Posted by: aboutalbion | November 27, 2012

Christianity: a schools report

Yesterday, a university research project reported that the teaching of Christianity in schools in England “lacks intellectual development” and can be “incoherent”.  This report arises because there is a legal requirement that English schools should reflect the fact that Christianity is the country’s main religious tradition.

This post reflects my doubts that Christianity can be taught coherently.

If you start with the premise that the teaching of Christianity means teaching the Bible, then my questions relate to the contents of the Bible.

Here, we find that the Bible contains at least 46 books in Part 1 and 27 books in Part 2.  To my mind, it is unreasonable to expect a library of over seventy books (written by a large number of different authors across several centuries and in different cultures) to cohere with each other – first of all, when the texts were brought together for the first edition, and then two millennia later when translated into English.  I would not expect 70 or more adults gathered in one place to have identical coherent opinions about how human beings should live their lives, and neither should readers of the Bible.

Alternatively, if you start with the premise that the teaching of Christianity means teaching the history of the church as it has read the Bible, then my questions relate to the history of the church.

Here, we find the church acting as a religious services provider offering a range of activities based on selected readings from the Bible.  Historically, there is ample evidence that the church has reformatted itself over the centuries in order to continue to provide services which it believes its members need.  In my post on 7 May, I referred to Keith Ward’s recent account (in six stages) of this historical development.  (1) The transformation during the first three centuries from a Jewish sect into a Gentile imperial cult.  (2) The fourth to eighth century development (using categories drawn from Greek philosophy) to arrive at definitions of the ‘incarnation’ and the ‘trinity’.  (3) The twelfth to fourteenth century development in the western Roman Catholic church of teaching about the ‘atonement’, ‘purgatory’, and ‘papal supremacy’.  (4) The sixteenth century protest by reformers in the northern part of western Europe against submission to an authoritarian dogmatic church and in favour of the development of personal trust in God.  (5) The reception by the church during the eighteenth and nineteenth centuries of the validity of the scientific method and the acceptance (and importance) of the critical historical examination of the texts of the Bible.  (6) The twentieth century acceptance of the validity of other world faiths (alongside Christianity) in a global context.  Ward’s account is just one of the many ways of dicing and slicing the history of the church.  It is an account of different stances taken by the church in different centuries in order to extend and maintain its power.  It is inappropriate to expect intellectual development and coherence on the part of the church as well.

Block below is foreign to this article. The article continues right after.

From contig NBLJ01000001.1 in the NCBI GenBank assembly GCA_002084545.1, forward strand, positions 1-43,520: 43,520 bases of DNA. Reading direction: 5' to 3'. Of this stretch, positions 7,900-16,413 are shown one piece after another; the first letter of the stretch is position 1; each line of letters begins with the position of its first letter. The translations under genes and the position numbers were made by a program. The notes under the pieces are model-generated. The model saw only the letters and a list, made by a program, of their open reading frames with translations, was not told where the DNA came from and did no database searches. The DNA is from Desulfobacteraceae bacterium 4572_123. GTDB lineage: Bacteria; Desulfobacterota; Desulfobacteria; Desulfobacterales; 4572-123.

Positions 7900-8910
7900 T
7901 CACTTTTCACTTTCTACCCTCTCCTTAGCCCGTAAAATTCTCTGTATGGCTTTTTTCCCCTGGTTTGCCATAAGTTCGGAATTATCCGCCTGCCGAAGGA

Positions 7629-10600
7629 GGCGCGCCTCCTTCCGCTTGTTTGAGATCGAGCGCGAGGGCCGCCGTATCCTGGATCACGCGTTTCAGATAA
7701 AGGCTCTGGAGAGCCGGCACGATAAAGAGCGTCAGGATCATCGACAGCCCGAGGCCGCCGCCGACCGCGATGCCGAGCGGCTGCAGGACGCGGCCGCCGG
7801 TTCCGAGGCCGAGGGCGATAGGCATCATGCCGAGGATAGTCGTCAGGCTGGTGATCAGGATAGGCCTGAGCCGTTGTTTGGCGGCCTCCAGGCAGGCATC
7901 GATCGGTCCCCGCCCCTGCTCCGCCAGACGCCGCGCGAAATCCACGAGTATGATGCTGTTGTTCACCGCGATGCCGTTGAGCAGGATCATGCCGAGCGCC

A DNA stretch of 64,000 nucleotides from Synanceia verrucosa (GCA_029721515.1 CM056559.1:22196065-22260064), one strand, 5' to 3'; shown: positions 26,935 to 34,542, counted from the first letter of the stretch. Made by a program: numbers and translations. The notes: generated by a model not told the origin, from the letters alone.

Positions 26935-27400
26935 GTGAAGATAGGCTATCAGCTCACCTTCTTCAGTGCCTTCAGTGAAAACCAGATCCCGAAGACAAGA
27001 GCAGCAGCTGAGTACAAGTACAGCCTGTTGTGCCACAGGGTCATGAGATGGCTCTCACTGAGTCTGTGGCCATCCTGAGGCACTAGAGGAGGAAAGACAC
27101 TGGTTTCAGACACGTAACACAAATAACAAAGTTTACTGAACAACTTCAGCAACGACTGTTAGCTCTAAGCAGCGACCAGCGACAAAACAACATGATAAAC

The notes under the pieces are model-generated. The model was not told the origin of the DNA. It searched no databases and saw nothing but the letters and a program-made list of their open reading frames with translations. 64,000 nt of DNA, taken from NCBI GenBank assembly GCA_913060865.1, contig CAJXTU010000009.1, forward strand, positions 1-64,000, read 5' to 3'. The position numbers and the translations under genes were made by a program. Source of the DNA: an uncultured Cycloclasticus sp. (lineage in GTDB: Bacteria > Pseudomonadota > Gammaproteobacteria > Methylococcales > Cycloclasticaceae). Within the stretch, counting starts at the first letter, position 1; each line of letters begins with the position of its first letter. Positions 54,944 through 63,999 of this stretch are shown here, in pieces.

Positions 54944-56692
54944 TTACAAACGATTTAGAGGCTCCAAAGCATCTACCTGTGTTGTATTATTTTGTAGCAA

Whichever approach to the teaching of Christianity is followed, the probing question has to be asked.  “How can it be that the human blood sacrifice of a single Jew is the hinge and pivot of cosmic history?”  The lack of any consensus about an answer to this question is, to my mind, revealing.  For me, it begins to explain why the teaching of Christianity is more often than not described in school inspection reports as weak.

That said, I acknowledge that reference to Christianity is an essential background component to an understanding of English culture and literature.

[Ward, Keith (2007) Re-Thinking Christianity.  Oxford: Oneworld.]

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